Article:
What’s critical to understand is that those questioning Jesus were corrupt Jews. Jesus was not saying that all Jews were not His sheep, only that these men were not. That’s why His answer is very important. He says, “For my sheep hear My voice and I know them, and they follow Me. And I give them eternal life and they shall never perish, neither shall anyone snatch them out of my hand.” This is a powerful passage. Why did Jesus use the Feast of Dedication, or Hannukah to say this? To answer those questions, you need a little background.
Miracles Happen When God is Involved
One hundred and sixty-five years before the time of Jesus, the Greeks in Syria were oppressing the Jews in Israel. They wanted to stop their worship. They desecrated every altar, place of worship, the local synagogue, and the Temple in Jerusalem. On December 25th, they removed the Table of Showbread, the 7-Branch Menorah, and the Ark of the Covenant from the Temple. Then they took a pig, an un-kosher animal, and looked for a Jewish High Priest to slaughter the pig and place it on the altar. But the High Priest refused. Eventually, they killed the pig and placed it on the altar. Then they forbade the Jews to worship their God and instead bow down to their false gods.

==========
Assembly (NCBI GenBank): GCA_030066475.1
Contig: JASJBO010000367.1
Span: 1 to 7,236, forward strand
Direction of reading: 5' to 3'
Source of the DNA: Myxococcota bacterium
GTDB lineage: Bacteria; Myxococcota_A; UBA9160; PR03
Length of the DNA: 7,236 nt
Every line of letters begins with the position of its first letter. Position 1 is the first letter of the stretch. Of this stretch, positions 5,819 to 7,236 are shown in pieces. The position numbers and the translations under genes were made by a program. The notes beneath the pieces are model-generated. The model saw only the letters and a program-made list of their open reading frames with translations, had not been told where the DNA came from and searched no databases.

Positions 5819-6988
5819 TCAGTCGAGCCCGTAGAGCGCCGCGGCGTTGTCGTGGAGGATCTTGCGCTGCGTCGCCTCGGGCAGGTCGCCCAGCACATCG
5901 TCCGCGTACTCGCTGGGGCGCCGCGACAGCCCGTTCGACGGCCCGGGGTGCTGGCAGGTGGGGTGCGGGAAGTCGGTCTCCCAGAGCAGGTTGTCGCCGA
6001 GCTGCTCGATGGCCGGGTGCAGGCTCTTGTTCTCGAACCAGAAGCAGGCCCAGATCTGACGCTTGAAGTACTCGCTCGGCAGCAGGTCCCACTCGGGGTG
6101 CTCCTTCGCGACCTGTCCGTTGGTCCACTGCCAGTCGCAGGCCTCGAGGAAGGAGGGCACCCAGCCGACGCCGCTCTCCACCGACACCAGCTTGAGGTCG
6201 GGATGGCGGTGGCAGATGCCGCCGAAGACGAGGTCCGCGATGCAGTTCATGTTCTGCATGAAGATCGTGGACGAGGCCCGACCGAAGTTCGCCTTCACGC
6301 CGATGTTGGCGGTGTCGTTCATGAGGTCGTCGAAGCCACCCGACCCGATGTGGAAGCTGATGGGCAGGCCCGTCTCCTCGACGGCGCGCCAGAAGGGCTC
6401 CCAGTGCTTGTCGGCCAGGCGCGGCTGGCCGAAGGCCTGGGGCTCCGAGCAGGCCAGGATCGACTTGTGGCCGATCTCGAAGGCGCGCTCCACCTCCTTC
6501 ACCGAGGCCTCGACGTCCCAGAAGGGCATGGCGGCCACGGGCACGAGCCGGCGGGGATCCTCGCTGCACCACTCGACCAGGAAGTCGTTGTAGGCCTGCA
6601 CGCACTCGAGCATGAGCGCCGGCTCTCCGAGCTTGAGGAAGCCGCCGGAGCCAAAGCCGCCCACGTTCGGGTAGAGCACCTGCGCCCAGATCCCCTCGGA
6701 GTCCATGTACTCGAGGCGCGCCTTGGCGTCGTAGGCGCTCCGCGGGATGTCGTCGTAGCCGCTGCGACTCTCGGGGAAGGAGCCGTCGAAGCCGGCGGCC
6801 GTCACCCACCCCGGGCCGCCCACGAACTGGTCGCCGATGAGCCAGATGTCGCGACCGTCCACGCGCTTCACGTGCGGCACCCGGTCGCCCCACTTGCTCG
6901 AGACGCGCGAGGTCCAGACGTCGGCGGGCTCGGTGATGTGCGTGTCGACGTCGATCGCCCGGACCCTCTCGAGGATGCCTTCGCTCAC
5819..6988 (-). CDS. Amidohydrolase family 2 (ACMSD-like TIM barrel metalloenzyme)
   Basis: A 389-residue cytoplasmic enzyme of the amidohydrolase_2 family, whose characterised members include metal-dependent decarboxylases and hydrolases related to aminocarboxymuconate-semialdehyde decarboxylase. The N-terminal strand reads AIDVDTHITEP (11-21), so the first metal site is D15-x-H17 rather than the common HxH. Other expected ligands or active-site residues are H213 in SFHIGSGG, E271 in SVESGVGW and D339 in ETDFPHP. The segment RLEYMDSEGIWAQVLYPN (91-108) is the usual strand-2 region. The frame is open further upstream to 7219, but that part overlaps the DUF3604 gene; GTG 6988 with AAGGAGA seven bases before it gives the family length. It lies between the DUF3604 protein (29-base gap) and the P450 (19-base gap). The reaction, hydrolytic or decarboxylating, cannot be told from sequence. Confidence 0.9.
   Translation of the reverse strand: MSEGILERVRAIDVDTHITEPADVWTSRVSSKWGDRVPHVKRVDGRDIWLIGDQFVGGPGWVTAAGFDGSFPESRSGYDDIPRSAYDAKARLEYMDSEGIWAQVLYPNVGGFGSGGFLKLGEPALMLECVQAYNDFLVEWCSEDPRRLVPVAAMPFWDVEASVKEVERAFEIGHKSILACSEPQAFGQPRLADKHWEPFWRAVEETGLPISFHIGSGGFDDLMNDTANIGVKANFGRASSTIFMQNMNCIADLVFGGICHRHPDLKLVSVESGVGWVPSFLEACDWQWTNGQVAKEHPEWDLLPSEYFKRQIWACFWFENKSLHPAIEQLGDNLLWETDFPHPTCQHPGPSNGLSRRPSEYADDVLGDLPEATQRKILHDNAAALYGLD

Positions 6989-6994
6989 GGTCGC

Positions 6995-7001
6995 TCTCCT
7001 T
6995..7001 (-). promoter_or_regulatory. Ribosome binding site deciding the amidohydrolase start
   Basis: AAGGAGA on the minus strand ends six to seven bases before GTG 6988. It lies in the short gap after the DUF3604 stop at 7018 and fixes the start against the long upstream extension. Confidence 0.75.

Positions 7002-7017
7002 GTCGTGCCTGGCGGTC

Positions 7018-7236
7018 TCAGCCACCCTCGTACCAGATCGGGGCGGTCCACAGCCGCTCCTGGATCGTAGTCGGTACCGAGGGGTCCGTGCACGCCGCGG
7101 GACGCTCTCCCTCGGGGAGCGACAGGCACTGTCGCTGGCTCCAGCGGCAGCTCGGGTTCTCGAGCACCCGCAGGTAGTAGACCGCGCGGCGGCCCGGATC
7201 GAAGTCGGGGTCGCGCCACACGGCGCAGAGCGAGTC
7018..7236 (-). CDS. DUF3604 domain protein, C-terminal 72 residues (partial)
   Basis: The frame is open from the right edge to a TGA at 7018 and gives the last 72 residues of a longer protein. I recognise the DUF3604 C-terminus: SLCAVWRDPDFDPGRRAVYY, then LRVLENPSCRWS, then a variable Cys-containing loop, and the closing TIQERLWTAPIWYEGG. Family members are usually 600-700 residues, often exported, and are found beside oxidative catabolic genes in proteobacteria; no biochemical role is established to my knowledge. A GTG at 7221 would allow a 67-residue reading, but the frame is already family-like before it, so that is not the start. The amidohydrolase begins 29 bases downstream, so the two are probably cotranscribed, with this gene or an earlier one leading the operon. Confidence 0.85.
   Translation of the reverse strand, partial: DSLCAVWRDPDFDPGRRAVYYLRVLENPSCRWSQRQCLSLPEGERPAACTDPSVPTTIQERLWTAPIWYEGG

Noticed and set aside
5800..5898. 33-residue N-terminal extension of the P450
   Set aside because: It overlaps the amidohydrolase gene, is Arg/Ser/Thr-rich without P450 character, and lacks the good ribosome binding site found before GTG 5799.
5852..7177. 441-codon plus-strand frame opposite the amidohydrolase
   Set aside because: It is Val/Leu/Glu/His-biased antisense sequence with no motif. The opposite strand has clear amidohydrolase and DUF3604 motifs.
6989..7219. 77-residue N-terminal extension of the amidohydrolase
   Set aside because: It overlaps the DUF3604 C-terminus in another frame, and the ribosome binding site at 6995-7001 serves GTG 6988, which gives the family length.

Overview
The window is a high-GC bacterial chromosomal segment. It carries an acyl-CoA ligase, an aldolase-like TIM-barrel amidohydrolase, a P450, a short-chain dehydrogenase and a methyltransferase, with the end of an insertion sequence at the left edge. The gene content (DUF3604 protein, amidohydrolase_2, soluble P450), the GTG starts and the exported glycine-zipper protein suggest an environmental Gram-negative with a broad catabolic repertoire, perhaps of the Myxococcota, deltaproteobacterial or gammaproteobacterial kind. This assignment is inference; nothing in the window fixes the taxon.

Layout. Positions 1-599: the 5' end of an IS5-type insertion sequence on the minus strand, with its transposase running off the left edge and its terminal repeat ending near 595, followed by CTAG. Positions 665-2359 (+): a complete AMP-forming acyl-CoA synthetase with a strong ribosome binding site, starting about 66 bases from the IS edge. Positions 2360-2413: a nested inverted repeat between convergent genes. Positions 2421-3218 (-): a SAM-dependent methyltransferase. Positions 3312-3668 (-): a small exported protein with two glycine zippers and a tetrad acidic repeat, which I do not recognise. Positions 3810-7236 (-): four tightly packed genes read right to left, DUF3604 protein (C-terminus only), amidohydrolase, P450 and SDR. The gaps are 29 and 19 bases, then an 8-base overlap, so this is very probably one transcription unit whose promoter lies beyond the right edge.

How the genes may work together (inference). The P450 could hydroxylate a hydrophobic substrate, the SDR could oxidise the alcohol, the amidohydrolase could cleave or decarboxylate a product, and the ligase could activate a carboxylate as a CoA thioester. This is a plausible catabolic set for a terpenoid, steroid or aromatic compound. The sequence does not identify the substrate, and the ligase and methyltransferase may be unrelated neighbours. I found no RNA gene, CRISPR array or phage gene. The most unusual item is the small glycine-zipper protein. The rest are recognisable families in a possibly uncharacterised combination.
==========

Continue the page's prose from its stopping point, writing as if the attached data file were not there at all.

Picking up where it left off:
One Jew had enough. He left the Temple, declared war on the armies, and gathered a rebel force of his two sons, and a handful of other men armed with slings, sticks, rocks, and a few swords. The Maccabees, as they were called were outnumbered, yet they defeated the Greek and Syrian troops. Victorious, they returned to the Temple in Jerusalem and removed the pig from the altar and the idols. Then they prepared to light the menorah. Seven is the divine number of God and His presence. They wanted the light to shine again to the whole world. In the Temple when they would light the menorah, it meant that God’s divine presence from Jerusalem was shining to the whole world.